There were a series of letters to the editor in the Evansville Courier Press about smoking and smoking bans. (Here is one.) It made me wonder what the proper libertarian position on smoking and smoking bans might be. Libertarianism generally speaking doesn’t favor restricting the behavior of others, but that’s true only so long as the behavior doesn’t infringe upon the rights of another. So, smoking in an air-tight room on one’s own property presents no problem.
But, the trouble with smoking is that the waste from the behavior is not contained; rather it is imposed on others. To one extent or another – the level is the subject of some disagreement, I suppose – the waste is a carcinogen that could cause health problems for bystanders. Less severe, but still a significant factor in the debate, is the imposition of a foul smell upon bystanders.
Part of the appeal of libertarianism is its elegant simplicity and bright lines. But, in this case I think there is some arbitrary line drawing to be done. Not every offensive smell should subject a person to the awesome power of the goverment. Anti-flatulence legislation, for example, would be going too far. On the other hand, a factory or confined feeding operations belching out fumes that essentially make one’s property unlivable is appropriate because the smell is depriving you of your legitimate enjoyment of your own property. Somewhere between the extremes is a line.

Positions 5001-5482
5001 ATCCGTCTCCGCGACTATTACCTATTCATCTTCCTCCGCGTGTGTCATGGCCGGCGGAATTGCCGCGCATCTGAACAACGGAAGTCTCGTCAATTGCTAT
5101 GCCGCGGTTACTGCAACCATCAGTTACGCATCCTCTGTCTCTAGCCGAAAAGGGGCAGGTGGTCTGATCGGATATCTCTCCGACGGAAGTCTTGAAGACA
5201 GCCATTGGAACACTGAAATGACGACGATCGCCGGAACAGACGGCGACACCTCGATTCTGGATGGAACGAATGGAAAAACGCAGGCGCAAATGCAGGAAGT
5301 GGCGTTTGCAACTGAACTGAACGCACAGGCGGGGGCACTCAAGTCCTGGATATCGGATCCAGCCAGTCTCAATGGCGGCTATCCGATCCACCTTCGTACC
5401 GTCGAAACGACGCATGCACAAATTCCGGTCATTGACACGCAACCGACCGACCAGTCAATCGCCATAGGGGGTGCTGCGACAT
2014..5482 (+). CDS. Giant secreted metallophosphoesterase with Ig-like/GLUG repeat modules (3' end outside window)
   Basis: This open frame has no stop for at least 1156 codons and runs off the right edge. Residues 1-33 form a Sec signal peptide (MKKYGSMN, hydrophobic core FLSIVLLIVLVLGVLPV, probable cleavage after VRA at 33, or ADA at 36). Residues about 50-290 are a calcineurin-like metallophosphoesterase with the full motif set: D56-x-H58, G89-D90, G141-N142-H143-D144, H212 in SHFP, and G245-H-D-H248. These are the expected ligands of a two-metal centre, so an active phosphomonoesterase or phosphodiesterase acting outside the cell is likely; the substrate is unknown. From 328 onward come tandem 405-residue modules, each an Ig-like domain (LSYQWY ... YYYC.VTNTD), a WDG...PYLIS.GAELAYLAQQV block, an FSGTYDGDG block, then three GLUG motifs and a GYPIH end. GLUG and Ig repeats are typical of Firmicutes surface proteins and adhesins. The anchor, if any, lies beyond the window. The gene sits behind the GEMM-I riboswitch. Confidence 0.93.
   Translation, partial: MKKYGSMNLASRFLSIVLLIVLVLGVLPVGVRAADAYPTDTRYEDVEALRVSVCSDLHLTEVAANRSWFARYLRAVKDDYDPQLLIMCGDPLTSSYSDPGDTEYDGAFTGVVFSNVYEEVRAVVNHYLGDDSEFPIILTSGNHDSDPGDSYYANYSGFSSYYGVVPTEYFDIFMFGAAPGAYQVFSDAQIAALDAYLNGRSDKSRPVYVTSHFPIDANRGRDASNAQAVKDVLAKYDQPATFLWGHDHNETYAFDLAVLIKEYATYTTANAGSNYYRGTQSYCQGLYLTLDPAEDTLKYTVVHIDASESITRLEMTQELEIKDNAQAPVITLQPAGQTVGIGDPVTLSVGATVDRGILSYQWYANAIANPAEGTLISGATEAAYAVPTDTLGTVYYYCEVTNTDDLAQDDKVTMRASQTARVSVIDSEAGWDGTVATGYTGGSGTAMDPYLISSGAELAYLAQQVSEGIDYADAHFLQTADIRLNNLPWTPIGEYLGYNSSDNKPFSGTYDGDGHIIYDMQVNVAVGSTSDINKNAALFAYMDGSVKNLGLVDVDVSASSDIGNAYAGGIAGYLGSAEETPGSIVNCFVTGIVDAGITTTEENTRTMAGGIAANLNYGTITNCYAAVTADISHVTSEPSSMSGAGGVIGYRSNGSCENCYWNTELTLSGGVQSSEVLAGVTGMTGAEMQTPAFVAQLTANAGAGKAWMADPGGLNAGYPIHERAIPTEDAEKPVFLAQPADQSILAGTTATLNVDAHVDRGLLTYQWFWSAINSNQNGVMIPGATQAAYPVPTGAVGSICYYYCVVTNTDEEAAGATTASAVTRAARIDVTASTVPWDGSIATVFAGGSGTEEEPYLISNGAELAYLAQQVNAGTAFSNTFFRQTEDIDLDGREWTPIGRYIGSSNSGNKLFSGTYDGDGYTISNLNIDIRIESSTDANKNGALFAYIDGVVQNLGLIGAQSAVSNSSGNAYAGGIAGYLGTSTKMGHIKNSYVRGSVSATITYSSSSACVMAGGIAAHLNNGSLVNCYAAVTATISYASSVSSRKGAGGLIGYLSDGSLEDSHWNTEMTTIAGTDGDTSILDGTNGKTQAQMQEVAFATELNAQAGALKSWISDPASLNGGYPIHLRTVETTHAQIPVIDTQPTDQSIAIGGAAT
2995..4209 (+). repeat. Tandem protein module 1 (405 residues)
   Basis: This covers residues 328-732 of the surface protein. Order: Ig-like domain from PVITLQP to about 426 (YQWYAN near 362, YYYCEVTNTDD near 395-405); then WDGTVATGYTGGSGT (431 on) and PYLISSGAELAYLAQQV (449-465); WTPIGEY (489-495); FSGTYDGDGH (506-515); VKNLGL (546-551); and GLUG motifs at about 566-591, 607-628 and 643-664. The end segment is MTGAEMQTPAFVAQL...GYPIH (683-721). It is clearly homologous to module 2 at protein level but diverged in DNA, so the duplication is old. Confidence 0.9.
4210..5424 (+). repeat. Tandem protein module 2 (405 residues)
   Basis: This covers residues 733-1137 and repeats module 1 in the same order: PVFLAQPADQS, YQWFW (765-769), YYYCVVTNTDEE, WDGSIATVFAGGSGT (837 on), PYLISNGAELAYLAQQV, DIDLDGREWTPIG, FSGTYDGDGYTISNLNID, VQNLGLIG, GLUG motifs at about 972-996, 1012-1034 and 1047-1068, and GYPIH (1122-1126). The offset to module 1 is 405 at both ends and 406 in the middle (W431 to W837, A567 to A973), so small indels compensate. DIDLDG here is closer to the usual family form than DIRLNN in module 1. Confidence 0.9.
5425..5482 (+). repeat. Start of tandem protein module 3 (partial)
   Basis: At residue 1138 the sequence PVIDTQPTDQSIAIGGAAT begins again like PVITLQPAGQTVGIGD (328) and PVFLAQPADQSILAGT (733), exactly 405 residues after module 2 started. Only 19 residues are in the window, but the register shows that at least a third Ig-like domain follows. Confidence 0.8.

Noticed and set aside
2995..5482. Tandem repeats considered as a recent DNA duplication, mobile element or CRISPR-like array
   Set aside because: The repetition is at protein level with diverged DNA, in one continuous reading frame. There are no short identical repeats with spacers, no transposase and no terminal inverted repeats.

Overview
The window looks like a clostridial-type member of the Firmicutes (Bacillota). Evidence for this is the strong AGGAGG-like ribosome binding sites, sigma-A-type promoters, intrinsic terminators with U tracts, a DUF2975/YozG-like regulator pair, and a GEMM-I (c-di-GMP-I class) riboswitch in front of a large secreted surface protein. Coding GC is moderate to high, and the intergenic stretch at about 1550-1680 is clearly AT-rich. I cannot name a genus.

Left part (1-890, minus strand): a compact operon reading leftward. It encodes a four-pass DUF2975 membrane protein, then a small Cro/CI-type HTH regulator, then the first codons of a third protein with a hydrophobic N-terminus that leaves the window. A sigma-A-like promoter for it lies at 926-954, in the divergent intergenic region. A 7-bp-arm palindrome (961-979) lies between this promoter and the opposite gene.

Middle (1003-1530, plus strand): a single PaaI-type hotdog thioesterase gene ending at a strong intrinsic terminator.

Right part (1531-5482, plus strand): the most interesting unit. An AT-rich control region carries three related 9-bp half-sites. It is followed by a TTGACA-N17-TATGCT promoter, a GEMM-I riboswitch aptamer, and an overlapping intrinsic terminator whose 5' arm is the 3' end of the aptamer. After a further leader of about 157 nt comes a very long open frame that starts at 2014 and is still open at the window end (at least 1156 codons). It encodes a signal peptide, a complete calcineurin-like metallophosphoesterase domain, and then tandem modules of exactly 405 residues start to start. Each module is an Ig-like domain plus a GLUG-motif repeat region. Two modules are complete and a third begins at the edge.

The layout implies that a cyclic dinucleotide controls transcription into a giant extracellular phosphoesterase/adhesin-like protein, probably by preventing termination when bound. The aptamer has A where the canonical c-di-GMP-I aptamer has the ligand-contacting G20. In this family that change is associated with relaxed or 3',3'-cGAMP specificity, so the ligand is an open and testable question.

The same goes for subjecting one’s fellow citizen to air with unhealthy properties. Quarantining every person with a cold goes too far, even though they are breathing out air that will make others sick. On the other hand expelling clouds of mustard gas onto your neighbor’s property is prohibited behavior.
So, on which side of these lines does cigarette smoking fall on from the libertarian perspective, and is there a principled reason for its position on one side or the other of the line?